"It's the truth," he claimed.
Sam carefully hit the baseball bat against the foot of the table.
"Well, you thinking it was a nice enough photo tickle my fancy is quite the coincidence," I remarked. "Seeing as this thing ran after me for half a mile two nights ago."
Charlie's eyes widened; another heavy swallow made his Adam's apple nod at me. I quietly told it not to look at me.
"You saw it?" Charlie asked.
"Yeah, I did. And I really made a run for my life."
"The girl had a pretty clear question for you," Sam spoke up, sitting down in the chair next to Charlie. "What the hell is this?"
Charlie's fingers anxiously tapped the checkered tablecloth. His body was leaning down on the chair, and his legs spread almost wide enough to catch a glimpse of whatever was under the bathrobe.
"Ok, guys... I don't know what it is," Charlie claimed. "But I didn't tell you everything."
I hated his screeching voice; it was bad enough when I had to hear his George Michael interpretation. The urge to slap his damp face teased me.
"When I was a kid my father used to take me fishing up by Lake Grenada. I'd see a tall, strange figure across the lake, staring at me... but it was always gone when I told Dad, and he said I was just imagining things," Charlie told us, looking down on his fingertips while doing so. "I was scared shitless of going up there after the first time, and my Dad kept insisting my bad eyesight was making it up. But I knew it was real 'cause I heard it, too."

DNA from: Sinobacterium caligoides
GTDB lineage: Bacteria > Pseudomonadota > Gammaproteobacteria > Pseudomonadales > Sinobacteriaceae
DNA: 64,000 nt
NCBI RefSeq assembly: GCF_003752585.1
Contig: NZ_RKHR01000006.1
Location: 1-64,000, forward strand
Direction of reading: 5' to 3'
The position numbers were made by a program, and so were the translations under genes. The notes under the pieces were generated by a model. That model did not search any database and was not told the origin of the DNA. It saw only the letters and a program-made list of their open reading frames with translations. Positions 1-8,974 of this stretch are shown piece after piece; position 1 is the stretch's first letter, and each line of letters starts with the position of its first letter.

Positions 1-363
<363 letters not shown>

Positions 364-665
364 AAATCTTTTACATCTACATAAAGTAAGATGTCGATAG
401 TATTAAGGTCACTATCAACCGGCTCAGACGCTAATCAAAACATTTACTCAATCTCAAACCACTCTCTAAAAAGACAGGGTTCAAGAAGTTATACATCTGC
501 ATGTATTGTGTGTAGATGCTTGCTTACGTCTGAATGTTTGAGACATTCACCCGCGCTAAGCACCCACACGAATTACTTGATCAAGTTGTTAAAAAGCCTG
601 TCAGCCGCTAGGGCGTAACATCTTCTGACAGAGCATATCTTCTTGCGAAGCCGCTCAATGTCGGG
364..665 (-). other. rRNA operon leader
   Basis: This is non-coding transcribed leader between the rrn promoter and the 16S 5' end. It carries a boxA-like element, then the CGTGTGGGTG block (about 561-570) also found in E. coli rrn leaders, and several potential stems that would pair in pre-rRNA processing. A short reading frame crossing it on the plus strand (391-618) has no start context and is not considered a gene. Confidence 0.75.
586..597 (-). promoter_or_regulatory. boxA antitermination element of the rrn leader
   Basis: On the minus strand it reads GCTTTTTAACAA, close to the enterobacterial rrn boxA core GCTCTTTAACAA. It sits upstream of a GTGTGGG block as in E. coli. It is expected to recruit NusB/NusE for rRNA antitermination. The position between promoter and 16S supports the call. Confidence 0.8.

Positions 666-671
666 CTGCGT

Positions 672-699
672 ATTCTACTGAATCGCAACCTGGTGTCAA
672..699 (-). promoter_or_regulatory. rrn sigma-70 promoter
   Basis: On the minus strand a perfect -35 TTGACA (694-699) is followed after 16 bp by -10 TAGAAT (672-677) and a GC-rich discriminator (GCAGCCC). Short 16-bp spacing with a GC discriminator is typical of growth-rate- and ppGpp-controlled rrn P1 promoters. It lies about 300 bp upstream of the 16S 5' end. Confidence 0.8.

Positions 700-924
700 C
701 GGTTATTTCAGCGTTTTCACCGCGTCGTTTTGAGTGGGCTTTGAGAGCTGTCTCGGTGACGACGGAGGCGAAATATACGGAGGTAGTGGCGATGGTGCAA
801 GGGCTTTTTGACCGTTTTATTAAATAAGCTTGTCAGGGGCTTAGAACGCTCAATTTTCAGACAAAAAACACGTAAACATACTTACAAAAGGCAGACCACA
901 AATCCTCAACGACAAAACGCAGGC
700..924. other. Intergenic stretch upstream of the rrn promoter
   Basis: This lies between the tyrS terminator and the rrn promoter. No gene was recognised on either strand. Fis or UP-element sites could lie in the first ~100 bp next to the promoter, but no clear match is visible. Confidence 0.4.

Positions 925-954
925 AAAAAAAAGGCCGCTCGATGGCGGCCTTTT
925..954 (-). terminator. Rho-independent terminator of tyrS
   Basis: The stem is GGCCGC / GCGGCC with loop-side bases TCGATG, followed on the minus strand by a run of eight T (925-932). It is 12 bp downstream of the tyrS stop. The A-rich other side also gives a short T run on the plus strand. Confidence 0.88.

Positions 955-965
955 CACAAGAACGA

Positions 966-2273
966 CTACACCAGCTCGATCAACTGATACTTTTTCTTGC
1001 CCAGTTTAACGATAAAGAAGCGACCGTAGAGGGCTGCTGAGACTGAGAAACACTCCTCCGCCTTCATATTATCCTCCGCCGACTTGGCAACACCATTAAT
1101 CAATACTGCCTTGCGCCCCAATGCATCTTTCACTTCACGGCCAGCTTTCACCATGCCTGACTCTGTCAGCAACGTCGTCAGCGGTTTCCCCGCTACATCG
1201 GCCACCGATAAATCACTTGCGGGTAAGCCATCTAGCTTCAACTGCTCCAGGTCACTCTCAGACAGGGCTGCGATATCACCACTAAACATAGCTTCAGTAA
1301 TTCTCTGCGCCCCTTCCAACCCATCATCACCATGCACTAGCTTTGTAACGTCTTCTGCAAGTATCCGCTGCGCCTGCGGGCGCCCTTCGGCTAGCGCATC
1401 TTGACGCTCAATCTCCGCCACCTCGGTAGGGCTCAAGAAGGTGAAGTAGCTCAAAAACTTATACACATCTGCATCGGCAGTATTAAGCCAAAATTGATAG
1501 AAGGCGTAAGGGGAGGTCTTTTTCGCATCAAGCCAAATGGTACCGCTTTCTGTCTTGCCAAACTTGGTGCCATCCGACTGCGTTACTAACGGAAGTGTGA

"Yeah, the noise drives you crazy," I confirmed, still sounding hostile, mostly thanks to my annoyance toward Charlie's whole being. "So, did the thing ever attack you, or what?"
"No, I never got up close with it," he answered. "In the years after Dad and I stopped going there, I began to tell myself it wasn't real. But then... well, it came back."
"When?" Sam asked, having put the baseball bat on the table, where he was also resting his elbows. As opposed to Charlie, Sam had an actual stubble in need of shaving, it made him seem slightly more intimidating.
"This spring, outside our house," he revealed. "That's also around the time things in the family got weird."
"What kind of weird?"
"Suddenly Dad got really aggressive. Like, the old man's always been a lot to deal with, but in those last months he'd be ready for a fight anytime," Charlie continued. "I heard him fighting with Scottie a lot... But not with me, though. He kinda just... left me alone."
There were times when part of me really advocated for Charlie's case. While only being a year younger, he was a kid to my standards. A kid who just lost his father, brother, and sense of security. If only the rest of me could bury the far-fetched theories of his ulterior motives, I felt sorry for him.
"Was that the last time you saw... it?" Sam asked.
Annoyance rose as no one had a name for it.
"Charlie," I said. "Do you think this thing played a role in killing your Dad?"
He built up the courage to stare at me, his lip trembled slightly.
"Then why didn't you tell me this right off the bat?"
"I thought you'd be too freaked out," he acknowledged. "I was hoping you'd stick with what I told you and go after it if it ever popped up."
YOU ARE READING
ShadrachMystery / Thriller
1987: teenaged stoner Marcia Hazan finds herself trapped in a mystery larger than life when she takes it upon herself to solve the mystery of her neighbor's disappearance one cold night in the suburbs of Portland, Oregon. WATTY'S WINNER AND EDITOR'...